A Country Year
Living the Questions
A “delightful, witty” memoir about starting over as a beekeeper in the Ozarks (Library Journal).
Alone on a small Missouri farm after a thirty-year marriage, Sue Hubbell found a new love—of the winged, buzzing variety. Left with little but the commercial beekeeping and honey-producing business she started with her husband, Hubbell found solace in the natural world. Then she began to write, challenging herself to tell the absolute truth about her life and the things she cared about.
Describing the ups and downs of beekeeping from one springtime to the next, A Country Year transports readers to a different, simpler place. In a series of exquisite vignettes, Hubbell reveals the joys of a life attuned to nature in this heartfelt memoir about life on the land, and of a woman finding her way in middle age.
“Once in a while there comes along a book so calm, so honest, so beautiful that even the most jaded or cynical readers have to say thank you. . . . This is such a book” (The San Diego Union-Tribune).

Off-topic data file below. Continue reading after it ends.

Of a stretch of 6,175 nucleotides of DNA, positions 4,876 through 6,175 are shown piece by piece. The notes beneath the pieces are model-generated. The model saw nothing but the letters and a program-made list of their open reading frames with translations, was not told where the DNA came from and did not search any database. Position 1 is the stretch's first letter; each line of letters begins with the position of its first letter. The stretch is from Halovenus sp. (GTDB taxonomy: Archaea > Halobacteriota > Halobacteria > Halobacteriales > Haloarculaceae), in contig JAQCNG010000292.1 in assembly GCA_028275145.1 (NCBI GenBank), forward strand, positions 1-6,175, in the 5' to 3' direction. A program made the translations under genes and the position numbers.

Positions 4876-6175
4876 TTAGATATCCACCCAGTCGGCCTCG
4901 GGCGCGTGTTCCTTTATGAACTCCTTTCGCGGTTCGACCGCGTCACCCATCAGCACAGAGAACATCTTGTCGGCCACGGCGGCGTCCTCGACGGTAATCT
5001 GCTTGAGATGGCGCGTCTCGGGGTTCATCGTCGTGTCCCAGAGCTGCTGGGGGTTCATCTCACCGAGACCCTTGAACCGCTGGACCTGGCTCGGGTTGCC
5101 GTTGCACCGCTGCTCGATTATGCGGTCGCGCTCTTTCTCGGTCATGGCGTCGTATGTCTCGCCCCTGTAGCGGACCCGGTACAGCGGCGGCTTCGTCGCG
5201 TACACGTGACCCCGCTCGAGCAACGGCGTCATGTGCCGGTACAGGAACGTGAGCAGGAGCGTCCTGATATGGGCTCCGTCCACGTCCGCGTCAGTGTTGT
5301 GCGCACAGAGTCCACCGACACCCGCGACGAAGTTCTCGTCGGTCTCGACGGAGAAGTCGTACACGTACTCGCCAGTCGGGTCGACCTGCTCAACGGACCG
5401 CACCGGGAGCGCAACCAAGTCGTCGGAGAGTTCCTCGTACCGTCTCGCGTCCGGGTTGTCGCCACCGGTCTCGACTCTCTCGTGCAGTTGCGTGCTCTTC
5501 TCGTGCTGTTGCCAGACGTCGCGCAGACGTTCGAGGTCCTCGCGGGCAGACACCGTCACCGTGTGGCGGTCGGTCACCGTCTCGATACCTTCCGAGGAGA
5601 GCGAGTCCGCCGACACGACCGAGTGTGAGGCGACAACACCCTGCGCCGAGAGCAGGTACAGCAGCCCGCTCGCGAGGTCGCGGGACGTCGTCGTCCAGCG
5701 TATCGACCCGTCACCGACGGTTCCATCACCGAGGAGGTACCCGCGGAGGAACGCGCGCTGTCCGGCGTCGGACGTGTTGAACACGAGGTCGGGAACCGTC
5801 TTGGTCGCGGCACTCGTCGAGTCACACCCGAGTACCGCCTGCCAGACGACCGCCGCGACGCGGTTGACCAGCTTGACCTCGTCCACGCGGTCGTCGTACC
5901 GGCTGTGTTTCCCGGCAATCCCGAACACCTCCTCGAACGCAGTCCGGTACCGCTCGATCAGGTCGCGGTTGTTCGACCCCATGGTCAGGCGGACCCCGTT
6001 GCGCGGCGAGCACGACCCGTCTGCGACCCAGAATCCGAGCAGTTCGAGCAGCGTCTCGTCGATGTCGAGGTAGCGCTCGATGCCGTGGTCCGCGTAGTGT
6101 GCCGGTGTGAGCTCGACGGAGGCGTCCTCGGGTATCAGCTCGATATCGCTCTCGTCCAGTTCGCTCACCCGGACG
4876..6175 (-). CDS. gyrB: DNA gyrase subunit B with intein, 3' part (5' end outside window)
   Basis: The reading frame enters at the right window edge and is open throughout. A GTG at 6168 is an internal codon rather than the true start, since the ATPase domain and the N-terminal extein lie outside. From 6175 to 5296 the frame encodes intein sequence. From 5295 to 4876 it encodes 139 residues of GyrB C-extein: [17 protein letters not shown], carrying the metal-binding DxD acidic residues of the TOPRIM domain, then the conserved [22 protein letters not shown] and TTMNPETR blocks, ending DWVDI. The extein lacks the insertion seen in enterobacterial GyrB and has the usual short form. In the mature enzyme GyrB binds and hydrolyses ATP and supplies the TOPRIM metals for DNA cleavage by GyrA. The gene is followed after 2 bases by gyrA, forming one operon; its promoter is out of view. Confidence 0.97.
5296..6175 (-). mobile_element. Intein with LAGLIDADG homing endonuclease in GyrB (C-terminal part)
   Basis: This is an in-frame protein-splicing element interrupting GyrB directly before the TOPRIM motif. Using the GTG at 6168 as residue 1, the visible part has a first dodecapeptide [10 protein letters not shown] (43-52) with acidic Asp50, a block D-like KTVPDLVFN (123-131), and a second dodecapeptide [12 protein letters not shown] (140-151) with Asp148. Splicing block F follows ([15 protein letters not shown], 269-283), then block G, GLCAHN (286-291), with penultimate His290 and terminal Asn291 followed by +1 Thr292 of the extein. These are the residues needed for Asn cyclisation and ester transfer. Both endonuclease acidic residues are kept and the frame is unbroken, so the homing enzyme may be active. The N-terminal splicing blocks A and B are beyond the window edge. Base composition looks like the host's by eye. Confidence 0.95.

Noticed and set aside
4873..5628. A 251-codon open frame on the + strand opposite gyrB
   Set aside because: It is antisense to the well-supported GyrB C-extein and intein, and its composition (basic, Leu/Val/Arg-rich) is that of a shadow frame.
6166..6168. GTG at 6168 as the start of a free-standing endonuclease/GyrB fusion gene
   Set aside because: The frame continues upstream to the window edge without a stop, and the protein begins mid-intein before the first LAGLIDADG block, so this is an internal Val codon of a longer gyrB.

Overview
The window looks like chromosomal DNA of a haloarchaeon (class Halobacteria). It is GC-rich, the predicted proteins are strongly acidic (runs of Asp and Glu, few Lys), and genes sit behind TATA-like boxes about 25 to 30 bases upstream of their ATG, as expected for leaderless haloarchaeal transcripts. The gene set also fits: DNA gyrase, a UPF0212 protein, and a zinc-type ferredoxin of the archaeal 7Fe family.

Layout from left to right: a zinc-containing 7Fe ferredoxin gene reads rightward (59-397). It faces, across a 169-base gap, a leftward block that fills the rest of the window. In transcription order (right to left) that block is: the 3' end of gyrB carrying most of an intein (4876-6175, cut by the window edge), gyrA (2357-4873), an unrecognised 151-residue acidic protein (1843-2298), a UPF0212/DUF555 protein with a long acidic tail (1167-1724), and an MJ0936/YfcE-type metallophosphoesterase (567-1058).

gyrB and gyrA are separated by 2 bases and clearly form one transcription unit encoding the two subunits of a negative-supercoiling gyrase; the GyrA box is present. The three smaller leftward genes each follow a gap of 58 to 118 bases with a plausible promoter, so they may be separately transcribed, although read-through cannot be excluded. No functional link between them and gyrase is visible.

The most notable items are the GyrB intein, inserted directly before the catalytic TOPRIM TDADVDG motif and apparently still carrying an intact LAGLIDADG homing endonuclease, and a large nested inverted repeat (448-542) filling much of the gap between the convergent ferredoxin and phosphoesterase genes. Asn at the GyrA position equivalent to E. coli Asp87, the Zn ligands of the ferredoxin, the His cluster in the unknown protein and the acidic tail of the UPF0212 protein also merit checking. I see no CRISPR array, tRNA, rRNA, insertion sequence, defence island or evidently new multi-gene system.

An invasion of spring peepers, a young indigo bunting at song practice, a parade of caterpillarsthese are integral parts of Hubbell's environment. She lives alone on a 100-acre farm in the Ozarks, where she tends 200 beehives and produces honey on a commercial scale. In a series of exquisite vignettes she takes us into her world, and a life attuned to nature. Hubbell's busiest season is late summer, when she harvests the honey. Then she needs help for the backbreaking labor ("a strong young man who is not afraid of being stung''). She tells how she desensitizes her helper to bee stings; there is a vivid description of a day in the beeyard at harvest time. We meet her dogs and cats, her neighbors; travel with her when she sells the honey; share the pleasures of observing wildlife. Some of these delightful pieces have appeared in the ``Hers'' column of the New York Times and in Country Journal. Illustrations. First serial to Harper's.